Compiled by Buran from several accounts of the making of Herzog’s 1982 film “Fitzcarraldo,” the show affects a broad reading of the equally affectionate and antagonistic relationships among Herzog, his tempestuous star Klaus Kinski, and the 300-ton steamboat that Kinski’s character, Fitzcarraldo, conspires to pull over a mountain in Peru. Director Nikolas Weir’s cheekily self-aware staged version hinges on the fact that Herzog demanded that this loony feat actually be accomplished in real life. More of a belligerent tone poem on the steamboat event than a proper play, the production is punctuated by brisk musical numbers (music by Christopher Luxem and Casey Mraz and lyrics by Henry Bial and Adam R. Burnett). Other weapons in the show’s scatterbrained theatrical arsenal include Geraldo Mercado’s live video recording and projections, lip-synching to prerecorded dialogue, and audience participation. In addition to helping Herzog pull the ropes, you may be asked to hold the camera.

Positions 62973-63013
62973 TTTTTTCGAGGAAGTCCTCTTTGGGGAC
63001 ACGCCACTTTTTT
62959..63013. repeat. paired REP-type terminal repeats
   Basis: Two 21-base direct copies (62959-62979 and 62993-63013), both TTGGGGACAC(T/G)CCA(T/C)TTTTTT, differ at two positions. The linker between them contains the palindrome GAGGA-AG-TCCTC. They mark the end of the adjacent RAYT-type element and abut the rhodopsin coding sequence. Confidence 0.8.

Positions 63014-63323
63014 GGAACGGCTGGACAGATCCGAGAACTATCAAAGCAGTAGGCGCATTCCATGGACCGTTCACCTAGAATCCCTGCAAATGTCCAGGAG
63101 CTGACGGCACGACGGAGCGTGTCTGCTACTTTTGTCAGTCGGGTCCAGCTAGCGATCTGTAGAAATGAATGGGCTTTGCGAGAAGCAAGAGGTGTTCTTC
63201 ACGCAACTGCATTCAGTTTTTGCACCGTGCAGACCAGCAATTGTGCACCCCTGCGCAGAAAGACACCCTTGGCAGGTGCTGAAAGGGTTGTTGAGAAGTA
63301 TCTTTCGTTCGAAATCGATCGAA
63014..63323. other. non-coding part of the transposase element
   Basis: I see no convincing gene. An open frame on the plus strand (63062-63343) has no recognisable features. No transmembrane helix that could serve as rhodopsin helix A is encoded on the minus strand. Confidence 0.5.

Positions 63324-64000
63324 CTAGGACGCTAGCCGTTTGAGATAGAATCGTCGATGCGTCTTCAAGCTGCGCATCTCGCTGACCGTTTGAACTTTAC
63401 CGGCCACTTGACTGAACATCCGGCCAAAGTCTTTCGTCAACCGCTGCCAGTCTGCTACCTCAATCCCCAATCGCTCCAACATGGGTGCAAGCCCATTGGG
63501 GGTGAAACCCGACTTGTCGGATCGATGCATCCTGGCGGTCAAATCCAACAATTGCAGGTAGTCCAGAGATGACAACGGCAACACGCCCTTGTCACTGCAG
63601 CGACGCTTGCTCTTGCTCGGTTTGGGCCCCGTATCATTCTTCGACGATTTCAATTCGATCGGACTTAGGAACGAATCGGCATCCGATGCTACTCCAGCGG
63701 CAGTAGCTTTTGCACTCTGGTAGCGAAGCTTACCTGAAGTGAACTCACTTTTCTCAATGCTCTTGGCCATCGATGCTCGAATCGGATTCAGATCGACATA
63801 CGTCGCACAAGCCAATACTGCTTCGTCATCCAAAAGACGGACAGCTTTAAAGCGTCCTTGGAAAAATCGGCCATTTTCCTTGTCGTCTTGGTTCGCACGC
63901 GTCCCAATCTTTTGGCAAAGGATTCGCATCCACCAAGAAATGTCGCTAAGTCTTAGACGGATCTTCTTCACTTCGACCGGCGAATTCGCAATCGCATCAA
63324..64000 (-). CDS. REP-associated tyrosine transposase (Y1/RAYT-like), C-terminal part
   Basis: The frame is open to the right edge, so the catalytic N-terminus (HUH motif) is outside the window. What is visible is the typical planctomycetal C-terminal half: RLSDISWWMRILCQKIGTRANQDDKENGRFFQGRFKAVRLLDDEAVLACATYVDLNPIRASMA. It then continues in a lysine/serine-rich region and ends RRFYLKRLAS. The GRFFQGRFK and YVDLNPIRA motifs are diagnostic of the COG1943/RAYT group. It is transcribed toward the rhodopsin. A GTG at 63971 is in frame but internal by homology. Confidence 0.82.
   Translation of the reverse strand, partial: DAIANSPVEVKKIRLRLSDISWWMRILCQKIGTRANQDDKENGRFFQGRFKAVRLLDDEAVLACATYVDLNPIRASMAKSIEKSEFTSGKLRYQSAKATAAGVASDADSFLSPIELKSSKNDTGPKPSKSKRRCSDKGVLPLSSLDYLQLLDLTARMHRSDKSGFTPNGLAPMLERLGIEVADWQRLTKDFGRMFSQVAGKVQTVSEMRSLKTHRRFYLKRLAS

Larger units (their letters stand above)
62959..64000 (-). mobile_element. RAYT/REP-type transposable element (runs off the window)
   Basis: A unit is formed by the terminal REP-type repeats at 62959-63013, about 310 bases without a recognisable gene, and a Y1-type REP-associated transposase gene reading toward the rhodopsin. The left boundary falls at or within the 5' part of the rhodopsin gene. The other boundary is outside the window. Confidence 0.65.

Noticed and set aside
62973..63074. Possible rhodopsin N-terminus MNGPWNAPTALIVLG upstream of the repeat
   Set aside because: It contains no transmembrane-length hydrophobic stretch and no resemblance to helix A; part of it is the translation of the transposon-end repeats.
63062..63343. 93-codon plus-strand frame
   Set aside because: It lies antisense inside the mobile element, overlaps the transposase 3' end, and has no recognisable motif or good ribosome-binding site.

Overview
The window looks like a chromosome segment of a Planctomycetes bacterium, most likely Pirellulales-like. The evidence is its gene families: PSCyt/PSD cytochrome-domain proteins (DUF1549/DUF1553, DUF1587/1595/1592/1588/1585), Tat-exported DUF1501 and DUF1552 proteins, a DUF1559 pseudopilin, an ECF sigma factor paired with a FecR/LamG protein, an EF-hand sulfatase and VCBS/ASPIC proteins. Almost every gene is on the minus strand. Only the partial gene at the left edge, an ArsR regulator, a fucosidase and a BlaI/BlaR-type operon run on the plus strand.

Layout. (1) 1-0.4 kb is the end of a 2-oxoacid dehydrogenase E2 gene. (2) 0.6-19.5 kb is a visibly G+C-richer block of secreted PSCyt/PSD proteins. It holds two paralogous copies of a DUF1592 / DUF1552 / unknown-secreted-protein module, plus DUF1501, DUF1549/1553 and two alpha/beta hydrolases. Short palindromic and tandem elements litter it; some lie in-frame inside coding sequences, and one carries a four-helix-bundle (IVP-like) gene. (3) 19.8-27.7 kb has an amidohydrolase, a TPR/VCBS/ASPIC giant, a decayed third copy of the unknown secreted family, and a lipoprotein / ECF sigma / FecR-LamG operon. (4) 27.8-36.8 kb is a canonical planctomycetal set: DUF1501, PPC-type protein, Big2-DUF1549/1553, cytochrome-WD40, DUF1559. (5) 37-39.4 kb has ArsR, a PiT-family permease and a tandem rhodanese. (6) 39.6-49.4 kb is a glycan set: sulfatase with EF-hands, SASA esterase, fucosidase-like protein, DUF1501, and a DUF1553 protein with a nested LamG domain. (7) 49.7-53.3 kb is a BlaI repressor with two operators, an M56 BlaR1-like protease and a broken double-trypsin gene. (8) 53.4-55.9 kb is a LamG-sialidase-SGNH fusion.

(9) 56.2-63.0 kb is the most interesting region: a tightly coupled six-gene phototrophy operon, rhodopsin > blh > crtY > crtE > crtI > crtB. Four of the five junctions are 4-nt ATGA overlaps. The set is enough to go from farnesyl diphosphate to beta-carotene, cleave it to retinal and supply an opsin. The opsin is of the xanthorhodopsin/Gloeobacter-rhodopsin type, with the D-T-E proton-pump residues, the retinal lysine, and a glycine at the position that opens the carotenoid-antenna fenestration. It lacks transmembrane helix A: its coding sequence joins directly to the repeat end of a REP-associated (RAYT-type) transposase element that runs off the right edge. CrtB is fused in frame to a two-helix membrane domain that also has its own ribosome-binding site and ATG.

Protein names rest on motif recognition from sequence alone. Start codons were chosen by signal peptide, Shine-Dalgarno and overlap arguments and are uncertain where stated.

A real-life rubber baron who had a crew disassemble a steamboat, carry the pieces over a mountain, and then reassemble it inspired the film, but, as the onstage Herzog tells us, this wasn’t a strong enough metaphor for him. Indeed, the piece raises—albeit in a harebrained fashion—many credible views about the connection that ambition and ego have to art. Says Burnett, who also plays Herzog but here is seemingly speaking as himself, “Talking about art is like thinking about killing a man.”
Burnett, who charmingly employs a somewhat exaggerated re-creation of Herzog’s German accent, and Jud Knudsen, who plays the ever-riled Kinski with searing magnetism, are the artistic directors of the company, which is made up of equally winning performers.
Presented by Buran Theatre Company and the Brick at the Brick, 575 Metropolitan Avenue, Brooklyn, N.Y. March 7–17. Thu.–Sun., 8 p.m. (212) 352-3101, (866) 811-4111, www.theatermania.com, or www.bricktheater.com.